Are Websites Places of Public Accommodation?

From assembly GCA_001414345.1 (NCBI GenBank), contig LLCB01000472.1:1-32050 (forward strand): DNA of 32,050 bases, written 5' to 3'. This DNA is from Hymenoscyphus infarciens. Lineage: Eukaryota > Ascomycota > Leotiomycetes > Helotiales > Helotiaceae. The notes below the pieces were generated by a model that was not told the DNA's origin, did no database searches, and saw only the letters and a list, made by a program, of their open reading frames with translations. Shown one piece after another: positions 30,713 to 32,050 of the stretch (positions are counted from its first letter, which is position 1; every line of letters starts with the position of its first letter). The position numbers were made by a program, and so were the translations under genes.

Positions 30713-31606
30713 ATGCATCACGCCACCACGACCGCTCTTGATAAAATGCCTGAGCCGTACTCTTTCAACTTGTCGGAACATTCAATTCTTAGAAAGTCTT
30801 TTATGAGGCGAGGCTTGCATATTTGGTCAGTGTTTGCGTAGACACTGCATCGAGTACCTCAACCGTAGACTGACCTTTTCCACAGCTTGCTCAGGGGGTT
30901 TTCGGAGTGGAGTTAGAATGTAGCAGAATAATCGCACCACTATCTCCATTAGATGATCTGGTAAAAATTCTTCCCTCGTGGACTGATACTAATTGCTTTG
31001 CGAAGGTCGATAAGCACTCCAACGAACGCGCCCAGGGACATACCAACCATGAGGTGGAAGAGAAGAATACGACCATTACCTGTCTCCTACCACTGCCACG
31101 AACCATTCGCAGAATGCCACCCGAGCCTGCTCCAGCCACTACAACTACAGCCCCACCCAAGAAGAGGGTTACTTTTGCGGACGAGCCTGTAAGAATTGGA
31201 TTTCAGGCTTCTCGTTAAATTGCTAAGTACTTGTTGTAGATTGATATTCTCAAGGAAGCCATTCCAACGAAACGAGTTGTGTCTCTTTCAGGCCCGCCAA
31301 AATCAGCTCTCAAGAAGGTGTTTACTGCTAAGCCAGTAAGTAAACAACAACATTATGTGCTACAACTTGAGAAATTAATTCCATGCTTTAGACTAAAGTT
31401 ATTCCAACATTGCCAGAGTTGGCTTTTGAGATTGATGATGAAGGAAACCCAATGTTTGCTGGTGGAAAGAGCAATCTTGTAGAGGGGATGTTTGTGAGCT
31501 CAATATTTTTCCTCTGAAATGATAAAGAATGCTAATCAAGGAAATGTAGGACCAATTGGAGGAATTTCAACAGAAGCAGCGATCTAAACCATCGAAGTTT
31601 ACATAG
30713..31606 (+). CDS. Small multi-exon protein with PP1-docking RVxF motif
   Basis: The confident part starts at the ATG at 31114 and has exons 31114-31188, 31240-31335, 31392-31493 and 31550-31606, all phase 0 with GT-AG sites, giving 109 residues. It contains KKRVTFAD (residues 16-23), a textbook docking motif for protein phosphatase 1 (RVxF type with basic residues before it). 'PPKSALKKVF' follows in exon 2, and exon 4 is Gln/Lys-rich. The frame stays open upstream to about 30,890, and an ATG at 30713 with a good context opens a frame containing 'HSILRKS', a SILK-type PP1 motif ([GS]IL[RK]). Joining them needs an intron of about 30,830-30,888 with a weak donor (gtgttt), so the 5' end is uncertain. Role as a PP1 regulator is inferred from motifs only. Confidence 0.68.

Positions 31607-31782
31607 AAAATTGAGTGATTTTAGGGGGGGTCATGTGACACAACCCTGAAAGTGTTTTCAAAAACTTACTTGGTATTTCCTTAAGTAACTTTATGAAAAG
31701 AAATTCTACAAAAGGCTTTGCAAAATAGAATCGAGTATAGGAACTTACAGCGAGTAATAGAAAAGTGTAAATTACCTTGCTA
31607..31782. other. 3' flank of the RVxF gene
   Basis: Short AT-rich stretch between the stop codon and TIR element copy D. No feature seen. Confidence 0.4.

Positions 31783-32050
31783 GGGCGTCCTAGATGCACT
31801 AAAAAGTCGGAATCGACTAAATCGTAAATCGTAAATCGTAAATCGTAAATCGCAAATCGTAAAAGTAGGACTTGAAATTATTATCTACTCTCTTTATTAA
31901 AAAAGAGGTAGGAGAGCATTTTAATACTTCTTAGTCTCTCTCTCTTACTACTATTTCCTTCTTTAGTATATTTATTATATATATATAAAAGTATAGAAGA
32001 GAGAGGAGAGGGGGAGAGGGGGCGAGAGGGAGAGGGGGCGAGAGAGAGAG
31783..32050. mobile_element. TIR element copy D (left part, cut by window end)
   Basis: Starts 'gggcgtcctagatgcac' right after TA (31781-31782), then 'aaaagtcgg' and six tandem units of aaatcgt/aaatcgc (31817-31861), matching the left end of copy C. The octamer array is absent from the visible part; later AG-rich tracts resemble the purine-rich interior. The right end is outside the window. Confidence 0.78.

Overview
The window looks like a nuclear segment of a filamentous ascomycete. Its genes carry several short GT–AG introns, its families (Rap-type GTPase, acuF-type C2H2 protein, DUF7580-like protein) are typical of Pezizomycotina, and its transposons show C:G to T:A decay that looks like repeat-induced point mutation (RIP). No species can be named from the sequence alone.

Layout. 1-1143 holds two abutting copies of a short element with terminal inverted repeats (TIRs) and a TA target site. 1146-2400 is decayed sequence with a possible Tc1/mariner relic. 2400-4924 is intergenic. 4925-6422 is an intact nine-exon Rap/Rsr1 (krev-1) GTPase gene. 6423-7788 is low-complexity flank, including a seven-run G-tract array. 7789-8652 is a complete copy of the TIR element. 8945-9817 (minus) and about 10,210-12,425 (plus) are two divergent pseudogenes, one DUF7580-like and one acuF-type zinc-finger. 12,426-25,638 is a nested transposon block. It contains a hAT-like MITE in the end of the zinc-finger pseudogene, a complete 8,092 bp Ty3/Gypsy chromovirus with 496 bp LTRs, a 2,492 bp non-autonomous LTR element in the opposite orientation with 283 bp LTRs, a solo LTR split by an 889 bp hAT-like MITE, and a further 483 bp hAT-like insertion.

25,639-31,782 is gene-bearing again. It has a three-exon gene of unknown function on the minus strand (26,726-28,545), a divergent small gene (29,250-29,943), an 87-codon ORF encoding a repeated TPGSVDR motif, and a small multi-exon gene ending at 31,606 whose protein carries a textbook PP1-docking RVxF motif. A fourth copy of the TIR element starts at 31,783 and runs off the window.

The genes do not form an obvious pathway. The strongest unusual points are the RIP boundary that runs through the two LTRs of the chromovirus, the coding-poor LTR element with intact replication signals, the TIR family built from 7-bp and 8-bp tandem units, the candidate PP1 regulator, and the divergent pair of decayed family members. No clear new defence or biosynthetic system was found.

By now, most lawyers are aware that Title III of the ADA applies to activities of an entity whose operations "affect commerce" and is a "place of public accommodation" as defined by statute.  42 U.S.C. § 12181(7)(A)-(L).  Commerce is defined as "travel, trade, traffic, commerce, transportation, or communication (A) among the several States; (B) between any foreign country or any territory or possession and any State; or (C) between points in the same State but through another State or foreign country."   42 U.S.C. § 12181(1).  But, are the websites of these "places of public accommodation" subject to the requirements of Title III?  Certainly, one could argue that websites are the virtual cyberspace extensions of physical places, so why not?  Plaintiffs' attorneys certainly think so and are filing more and more lawsuits to make these electronic showrooms accessible to persons with disabilities.  However, the issue is not that settled.